Save Down From InDesign CS4 to CS3 with INX
Whenever we get two or more emails on a subject within days of each other, I know it’s time for a post about it.
For example, Reuben wrote:
Could Indesign CS4 save a .indd file that could be open and edited in Indesign CS3?
The simple answer is: Use File > Export, then choose InDesign Interchange (INX) from the Format pop-up menu. The resulting INX file can be opened in CS3. (If you’re using CS3, you can do the same thing to downsave — or downgrade or save backward or whatever you want to call it — to CS2. To jump from CS4 to CS2, try this trick.)
But every answer, even apparently simple ones, always come with a caveat or two. Reuben continues:
I’m currently working on a magazine on InDesign CS4. But, my printer company has requested me to downgrade from InDesign CS4 to InDesign CS3, as the designer in the printer company is familiar with CS3. So, my question is… Can I save all files in InDesign CS4 for the designer to be opened in Indesign CS3? He wants it to cross check before printing.
Well, here’s where it gets interesting. There is a reason Adobe doesn’t let you “Save As” to an earlier version: Using Save As (they reckon) should save every bit of your document; you shouldn’t have any data loss. However, moving a file from CS4 to CS3 can very easily mean losing parts of your document.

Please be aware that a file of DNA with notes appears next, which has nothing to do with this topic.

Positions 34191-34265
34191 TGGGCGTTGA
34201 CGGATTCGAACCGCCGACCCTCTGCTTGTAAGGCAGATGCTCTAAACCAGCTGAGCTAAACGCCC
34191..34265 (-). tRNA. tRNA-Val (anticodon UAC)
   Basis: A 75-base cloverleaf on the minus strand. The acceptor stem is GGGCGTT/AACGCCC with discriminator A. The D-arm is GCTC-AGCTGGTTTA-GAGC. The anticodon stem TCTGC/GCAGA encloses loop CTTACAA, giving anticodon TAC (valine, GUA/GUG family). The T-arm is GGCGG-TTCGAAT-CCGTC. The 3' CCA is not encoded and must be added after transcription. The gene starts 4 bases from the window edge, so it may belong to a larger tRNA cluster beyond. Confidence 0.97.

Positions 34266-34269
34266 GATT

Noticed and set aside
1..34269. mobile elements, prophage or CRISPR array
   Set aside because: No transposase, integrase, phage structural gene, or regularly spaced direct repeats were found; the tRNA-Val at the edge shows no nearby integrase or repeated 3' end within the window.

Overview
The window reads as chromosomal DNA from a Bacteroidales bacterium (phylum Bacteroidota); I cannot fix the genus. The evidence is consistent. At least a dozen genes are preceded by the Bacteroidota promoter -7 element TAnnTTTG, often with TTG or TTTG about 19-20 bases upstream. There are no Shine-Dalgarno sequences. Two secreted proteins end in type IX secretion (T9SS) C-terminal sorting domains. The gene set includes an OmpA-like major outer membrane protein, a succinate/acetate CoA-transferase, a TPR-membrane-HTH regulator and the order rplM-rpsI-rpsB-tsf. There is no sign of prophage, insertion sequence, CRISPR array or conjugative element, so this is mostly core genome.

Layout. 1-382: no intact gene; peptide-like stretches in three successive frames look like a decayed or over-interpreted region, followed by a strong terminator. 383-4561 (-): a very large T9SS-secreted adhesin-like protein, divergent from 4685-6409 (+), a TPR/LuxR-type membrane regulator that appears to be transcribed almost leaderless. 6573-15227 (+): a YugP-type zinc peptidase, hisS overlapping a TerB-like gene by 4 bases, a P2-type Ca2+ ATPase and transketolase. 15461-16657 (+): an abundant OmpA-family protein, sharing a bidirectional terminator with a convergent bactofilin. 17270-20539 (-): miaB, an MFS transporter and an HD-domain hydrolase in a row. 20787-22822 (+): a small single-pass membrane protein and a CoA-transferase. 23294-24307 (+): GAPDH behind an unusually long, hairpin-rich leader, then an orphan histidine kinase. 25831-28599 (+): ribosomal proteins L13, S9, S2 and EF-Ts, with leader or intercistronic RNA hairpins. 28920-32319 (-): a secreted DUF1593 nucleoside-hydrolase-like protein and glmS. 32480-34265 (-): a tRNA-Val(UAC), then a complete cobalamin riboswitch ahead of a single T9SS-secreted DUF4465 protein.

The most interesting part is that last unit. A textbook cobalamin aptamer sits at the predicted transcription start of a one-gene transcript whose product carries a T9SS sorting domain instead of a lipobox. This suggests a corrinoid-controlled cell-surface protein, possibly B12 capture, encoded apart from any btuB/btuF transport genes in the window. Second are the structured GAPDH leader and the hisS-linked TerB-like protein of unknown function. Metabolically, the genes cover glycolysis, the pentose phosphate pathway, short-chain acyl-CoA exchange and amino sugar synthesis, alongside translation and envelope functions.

For example, lets say you use GREP Styles to apply formatting to text inside a paragraph. CS3 doesn’t have that feature, so the formatting disappears. Oops.
If you only use the features that are in CS3, then this workflow should be okay. Most stuff gets saved just fine when you downsave. But I would always proof carefully. In the situation you describe, I personally would never send him INX files. If they can’t bother to upgrade to the newest version, find a different printer.
INX is better suited for situations where you need to clean up some minor corruption in a document (especially after opening a QX or PM file, for example). Or if you’re sending a file to someone else, where you know they’re going to work on it more. Just remember it’s not a perfect interchange format.
By the way, in CS4, Adobe introduced IDML, which — we hope — will make interchange slightly more reliable in the future. But CS4 will still not be able to handle CS5 features (whatever those will be). How could it?